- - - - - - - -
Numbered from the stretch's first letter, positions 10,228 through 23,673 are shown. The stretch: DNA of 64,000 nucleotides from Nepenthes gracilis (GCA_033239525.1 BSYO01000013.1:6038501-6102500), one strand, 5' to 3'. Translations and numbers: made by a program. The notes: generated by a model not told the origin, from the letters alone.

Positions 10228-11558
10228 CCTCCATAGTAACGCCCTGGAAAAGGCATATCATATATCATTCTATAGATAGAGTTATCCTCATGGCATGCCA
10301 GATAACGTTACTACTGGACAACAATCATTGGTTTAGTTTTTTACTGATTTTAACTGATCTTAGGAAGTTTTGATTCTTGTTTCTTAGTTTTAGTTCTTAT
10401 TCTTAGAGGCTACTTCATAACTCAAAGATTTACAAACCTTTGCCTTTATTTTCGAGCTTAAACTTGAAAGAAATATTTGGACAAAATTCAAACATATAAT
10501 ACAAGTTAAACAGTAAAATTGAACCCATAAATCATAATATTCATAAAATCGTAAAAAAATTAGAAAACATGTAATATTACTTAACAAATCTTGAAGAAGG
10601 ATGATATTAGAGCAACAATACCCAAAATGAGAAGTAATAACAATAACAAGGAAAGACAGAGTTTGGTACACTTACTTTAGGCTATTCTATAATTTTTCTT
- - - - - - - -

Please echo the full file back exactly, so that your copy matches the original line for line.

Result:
Numbered from the stretch's first letter, positions 10,228 through 23,673 are shown. The stretch: DNA of 64,000 nucleotides from Nepenthes gracilis (GCA_033239525.1 BSYO01000013.1:6038501-6102500), one strand, 5' to 3'. Translations and numbers: made by a program. The notes: generated by a model not told the origin, from the letters alone.

Positions 10228-11558
10228 CCTCCATAGTAACGCCCTGGAAAAGGCATATCATATATCATTCTATAGATAGAGTTATCCTCATGGCATGCCA
10301 GATAACGTTACTACTGGACAACAATCATTGGTTTAGTTTTTTACTGATTTTAACTGATCTTAGGAAGTTTTGATTCTTGTTTCTTAGTTTTAGTTCTTAT
10401 TCTTAGAGGCTACTTCATAACTCAAAGATTTACAAACCTTTGCCTTTATTTTCGAGCTTAAACTTGAAAGAAATATTTGGACAAAATTCAAACATATAAT
10501 ACAAGTTAAACAGTAAAATTGAACCCATAAATCATAATATTCATAAAATCGTAAAAAAATTAGAAAACATGTAATATTACTTAACAAATCTTGAAGAAGG
10601 ATGATATTAGAGCAACAATACCCAAAATGAGAAGTAATAACAATAACAAGGAAAGACAGAGTTTGGTACACTTACTTTAGGCTATTCTATAATTTTTCTT